useful to eliminate ground loop hums. I experienced no problems with the default setting.
JL Audio specifies the frequency response of the subwoofer (measured in n anechoic chamber) at 22Hz to 118Hz,
±1.5dB, with the -3dB point at 21Hz and the -10dB at 17Hz.
I played lots of my favourite bass stuff using a Denon AVR-X3500H receiver, including plenty of stereo music. The
system was calibrated by the receiver’s built in Audyssey MultEQ 32 processing. However I wound the system-determined crossover frequencies for the front three speakers up to 80Hz to make sure the subwoofer was handling more of the load. I left the surround and height crossovers at 120Hz.
The Telarc version of Bach’s Passacaglia and Fugue in C Minor – an organ work played on a huge machine with a 16Hz C-pedal – delivered a very solid performance on the dominant 32Hz harmonic. I had the grille off the subwoofer, and I could see the driver visible shifting to and fro.
Changing genre rather sharply, I spun some Eminem and Coolio. It was an interesting experience because I found
all manner of bass elements in both that I’d not previously suspected. When I listen to stereo music on that system I normally engage ‘Direct’ mode on the Denon. That switches off EQ and the subwoofer. My main speakers handle 40Hz easily, so I’m normally satisfied with bass extension. But now I hear that I’m missing things down there near the bass limits of audibility.
The Bach is good for assessing extension, but deep pipe organ pedals are slow in attack and decay, so of little
use is assessing timing. The kick drum on the Coolio was a different matter. It was powerful, rounded and perfectly timed.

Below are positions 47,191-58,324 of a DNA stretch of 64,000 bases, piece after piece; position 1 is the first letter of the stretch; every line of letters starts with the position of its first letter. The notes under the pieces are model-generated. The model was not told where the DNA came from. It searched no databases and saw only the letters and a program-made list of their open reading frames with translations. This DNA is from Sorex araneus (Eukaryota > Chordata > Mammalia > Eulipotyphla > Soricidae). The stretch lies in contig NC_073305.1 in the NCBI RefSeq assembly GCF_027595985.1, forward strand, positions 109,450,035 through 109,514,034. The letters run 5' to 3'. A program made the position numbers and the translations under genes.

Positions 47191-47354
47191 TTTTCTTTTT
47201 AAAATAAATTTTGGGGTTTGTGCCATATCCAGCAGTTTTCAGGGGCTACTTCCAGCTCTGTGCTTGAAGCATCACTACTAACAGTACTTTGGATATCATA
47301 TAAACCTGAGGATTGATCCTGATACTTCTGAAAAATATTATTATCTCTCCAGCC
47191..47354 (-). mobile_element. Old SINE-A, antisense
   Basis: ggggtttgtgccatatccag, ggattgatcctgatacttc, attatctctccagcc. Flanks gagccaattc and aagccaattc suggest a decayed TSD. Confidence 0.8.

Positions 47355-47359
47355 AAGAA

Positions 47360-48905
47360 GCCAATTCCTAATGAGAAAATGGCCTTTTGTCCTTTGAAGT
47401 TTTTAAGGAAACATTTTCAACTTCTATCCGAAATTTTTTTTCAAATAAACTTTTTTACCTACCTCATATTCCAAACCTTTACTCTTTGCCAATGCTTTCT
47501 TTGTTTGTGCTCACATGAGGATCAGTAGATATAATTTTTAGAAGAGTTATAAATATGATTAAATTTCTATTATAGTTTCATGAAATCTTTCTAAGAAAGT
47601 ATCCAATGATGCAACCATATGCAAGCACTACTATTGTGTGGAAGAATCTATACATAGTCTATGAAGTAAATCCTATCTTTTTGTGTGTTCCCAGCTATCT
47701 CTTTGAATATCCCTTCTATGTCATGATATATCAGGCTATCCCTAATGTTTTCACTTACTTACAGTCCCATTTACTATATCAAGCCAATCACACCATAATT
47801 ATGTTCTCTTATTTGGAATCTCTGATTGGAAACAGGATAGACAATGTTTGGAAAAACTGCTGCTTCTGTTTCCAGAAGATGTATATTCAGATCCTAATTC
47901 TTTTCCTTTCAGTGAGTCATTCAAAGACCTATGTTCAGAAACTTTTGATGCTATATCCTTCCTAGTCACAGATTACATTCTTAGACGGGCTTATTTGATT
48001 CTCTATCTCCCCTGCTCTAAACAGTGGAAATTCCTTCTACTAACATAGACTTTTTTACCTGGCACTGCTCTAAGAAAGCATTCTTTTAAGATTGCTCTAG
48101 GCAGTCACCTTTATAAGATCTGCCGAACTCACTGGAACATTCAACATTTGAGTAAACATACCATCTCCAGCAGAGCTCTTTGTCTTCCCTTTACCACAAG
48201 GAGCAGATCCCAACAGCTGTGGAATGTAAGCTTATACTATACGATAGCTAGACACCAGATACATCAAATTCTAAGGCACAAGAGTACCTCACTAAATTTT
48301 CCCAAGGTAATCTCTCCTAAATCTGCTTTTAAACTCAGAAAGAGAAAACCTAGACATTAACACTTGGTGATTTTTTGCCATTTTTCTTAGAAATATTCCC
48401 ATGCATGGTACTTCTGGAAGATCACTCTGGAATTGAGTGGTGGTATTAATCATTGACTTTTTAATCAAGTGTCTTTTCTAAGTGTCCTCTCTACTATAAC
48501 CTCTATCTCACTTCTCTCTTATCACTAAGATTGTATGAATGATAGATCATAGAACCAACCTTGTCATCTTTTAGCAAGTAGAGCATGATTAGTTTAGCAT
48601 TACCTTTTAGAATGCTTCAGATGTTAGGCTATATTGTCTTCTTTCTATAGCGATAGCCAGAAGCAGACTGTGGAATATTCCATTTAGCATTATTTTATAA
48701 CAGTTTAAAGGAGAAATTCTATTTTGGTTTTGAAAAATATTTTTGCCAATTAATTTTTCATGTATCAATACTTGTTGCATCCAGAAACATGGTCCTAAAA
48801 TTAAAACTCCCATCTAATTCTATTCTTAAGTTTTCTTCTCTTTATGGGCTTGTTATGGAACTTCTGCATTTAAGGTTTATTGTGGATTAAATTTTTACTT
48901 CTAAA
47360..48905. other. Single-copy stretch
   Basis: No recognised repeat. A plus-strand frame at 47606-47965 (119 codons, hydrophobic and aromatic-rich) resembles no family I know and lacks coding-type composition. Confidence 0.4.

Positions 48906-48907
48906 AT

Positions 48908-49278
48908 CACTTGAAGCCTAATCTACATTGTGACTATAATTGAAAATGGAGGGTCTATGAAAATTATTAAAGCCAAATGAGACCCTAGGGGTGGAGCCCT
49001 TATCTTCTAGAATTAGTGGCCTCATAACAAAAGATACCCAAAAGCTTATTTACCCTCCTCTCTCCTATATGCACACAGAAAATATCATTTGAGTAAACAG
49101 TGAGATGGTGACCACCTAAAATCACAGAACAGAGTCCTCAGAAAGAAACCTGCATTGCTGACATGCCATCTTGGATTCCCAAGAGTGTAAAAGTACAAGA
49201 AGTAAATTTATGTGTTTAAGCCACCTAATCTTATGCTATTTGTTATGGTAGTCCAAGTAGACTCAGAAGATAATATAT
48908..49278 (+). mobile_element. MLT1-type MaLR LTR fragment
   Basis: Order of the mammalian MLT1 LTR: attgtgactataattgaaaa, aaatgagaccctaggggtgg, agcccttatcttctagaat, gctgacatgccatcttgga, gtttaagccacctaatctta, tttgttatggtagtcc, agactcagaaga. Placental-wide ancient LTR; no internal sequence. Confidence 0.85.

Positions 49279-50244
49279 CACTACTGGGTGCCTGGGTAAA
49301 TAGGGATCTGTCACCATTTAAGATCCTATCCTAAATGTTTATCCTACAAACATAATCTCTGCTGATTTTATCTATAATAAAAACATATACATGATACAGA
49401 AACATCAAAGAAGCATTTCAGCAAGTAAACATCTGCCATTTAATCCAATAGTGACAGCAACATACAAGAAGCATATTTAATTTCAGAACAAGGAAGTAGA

Sealed subwoofers are generally better on that front. The JL Audio E-Sub e112-GLOSS subwoofer is about as
good as they get on that front.
Dinosaur footsteps on a Telarc surround sound test disc didn’t sound as deeply as they do with my regular subwoofer – it’s a lot bigger and handily reaches 16Hz – but the driver managed to deliver excellent impact without looking dangerously overdriven.
Indeed, that was the case with the selection of movies I tried. Excellent bite with each of them, and with enough energy in the 20Hz to 25Hz band to allow a visceral impact that says that, yes, this is a real subwoofer. And in no case did the subwoofer cone look physically distressed.
I measured the frequency balance output in two ways. First, I fed the unit with unprocessed pink noise – that’s random noise that diminishes in level at 3dB per octave, which is closer to the real-world tonal balance than white noise – and measured the output very close to the cone. The idea was to minimise room effects.
Second, I measured the subwoofer – same signal – with the microphone in the position at which the Audyssey
microphone had been placed for room calibration. In both cases, the subwoofer’s crossover was disengaged.
In the close position, I measured the output at 21.3Hz to 96Hz ±3dB (ignoring a couple of tiny spikes and dips
slightly outside that envelope). 20Hz was at -6dB relative to the average bass output. Below the 21.3Hz shoulder, output fell away at 24dB/octave. That’s steeper than you’d typically see with the aforementioned naïve sealed enclosure design. So I suspect that JL Audio has filtered out the deepest output. If so, that should allow
more headroom for the sounds within the subwoofer’s intended output range.
Measured from the calibration position, the subwoofer output was from 19.4Hz to 97Hz ±3dB. Again, that’s ignoring some tiny peaks slightly outside the envelope. But I must mention the big dip centred on 36Hz. That’s clearly a room mode – that is, specific to my room – that cannot be fixed simply by EQ, since increasing the level of those frequencies also increases the level of the destructive reflections.
That’s where you’d look at things like bass traps and other room treatments.
I think the most appropriate description for the JL Audio E-Sub e112-Gloss subwoofer is that it is a tank. It is
extremely well built. It is designed for a specific function, which is to deliver enormous amounts of clean bass within a defined bandwidth, and it performs this function well nigh perfectly. It’s only if you want significant levels of infrasonic bass that you need to look elsewhere.